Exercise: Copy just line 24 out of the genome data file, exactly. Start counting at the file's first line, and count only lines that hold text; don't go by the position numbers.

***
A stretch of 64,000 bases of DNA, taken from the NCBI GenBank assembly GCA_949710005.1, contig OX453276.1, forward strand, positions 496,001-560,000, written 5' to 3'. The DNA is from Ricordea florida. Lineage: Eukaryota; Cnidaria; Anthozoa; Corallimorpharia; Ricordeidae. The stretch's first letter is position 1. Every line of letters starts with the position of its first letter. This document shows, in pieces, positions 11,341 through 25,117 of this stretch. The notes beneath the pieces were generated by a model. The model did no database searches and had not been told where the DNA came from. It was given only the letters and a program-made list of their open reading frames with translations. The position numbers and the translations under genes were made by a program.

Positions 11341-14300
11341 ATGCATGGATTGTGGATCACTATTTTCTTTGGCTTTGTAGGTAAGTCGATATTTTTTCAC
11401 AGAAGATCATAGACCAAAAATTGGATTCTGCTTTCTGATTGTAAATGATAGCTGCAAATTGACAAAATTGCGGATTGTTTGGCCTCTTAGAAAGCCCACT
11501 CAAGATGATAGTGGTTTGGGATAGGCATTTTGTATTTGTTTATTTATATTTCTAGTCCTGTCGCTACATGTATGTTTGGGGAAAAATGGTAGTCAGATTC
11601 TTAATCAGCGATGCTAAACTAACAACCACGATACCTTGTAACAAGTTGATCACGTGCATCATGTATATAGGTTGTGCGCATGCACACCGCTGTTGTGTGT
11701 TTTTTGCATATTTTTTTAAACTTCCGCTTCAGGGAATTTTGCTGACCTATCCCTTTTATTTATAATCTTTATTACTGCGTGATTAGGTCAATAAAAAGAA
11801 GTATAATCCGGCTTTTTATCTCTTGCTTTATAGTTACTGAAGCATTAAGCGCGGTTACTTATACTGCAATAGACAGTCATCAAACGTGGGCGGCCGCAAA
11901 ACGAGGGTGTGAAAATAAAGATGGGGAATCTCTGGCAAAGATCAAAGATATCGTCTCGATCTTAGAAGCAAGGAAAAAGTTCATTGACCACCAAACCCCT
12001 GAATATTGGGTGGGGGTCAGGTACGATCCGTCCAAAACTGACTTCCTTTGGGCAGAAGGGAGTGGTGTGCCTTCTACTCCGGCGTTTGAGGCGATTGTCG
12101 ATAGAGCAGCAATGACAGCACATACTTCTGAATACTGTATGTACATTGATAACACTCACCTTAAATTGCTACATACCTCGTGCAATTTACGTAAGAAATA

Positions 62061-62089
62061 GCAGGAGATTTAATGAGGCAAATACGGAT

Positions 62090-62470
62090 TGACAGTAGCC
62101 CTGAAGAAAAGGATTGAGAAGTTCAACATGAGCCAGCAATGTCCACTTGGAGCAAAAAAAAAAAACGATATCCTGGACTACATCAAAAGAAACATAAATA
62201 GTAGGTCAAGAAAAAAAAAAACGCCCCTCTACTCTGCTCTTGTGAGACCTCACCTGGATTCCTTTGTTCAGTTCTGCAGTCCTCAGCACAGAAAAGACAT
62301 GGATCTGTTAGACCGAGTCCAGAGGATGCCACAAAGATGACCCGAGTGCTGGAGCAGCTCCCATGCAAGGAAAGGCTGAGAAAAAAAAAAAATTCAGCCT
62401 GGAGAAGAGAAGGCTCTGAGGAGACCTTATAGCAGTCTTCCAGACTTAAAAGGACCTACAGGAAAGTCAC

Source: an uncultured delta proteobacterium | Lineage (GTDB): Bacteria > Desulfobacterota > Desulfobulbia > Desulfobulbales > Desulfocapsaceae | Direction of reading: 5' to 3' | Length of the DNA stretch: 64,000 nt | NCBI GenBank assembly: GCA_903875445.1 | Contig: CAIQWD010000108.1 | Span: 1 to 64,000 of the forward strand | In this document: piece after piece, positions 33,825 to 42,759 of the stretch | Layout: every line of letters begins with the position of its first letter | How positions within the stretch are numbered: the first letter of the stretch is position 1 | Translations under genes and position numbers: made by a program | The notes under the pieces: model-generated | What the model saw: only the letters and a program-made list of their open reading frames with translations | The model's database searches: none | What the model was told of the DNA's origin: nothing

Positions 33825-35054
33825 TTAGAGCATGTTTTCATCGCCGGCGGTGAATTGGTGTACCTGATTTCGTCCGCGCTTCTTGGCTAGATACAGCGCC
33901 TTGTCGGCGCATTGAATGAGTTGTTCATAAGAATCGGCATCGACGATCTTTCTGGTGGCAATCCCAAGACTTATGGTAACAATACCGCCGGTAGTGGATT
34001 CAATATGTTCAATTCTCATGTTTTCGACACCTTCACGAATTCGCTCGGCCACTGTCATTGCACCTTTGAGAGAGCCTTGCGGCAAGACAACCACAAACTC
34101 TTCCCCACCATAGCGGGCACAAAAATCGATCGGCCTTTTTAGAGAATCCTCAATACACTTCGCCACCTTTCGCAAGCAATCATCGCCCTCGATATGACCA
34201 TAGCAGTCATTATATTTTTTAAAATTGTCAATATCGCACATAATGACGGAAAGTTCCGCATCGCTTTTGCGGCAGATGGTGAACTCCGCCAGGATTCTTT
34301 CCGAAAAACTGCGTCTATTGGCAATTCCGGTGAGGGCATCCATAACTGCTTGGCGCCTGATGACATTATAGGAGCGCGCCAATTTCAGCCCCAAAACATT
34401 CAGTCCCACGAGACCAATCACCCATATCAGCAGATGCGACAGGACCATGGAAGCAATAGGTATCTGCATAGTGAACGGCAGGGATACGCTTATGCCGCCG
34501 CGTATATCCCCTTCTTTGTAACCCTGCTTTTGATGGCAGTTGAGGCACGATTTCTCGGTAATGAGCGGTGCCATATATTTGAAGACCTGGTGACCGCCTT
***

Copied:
34001 CAATATGTTCAATTCTCATGTTTTCGACACCTTCACGAATTCGCTCGGCCACTGTCATTGCACCTTTGAGAGAGCCTTGCGGCAAGACAACCACAAACTC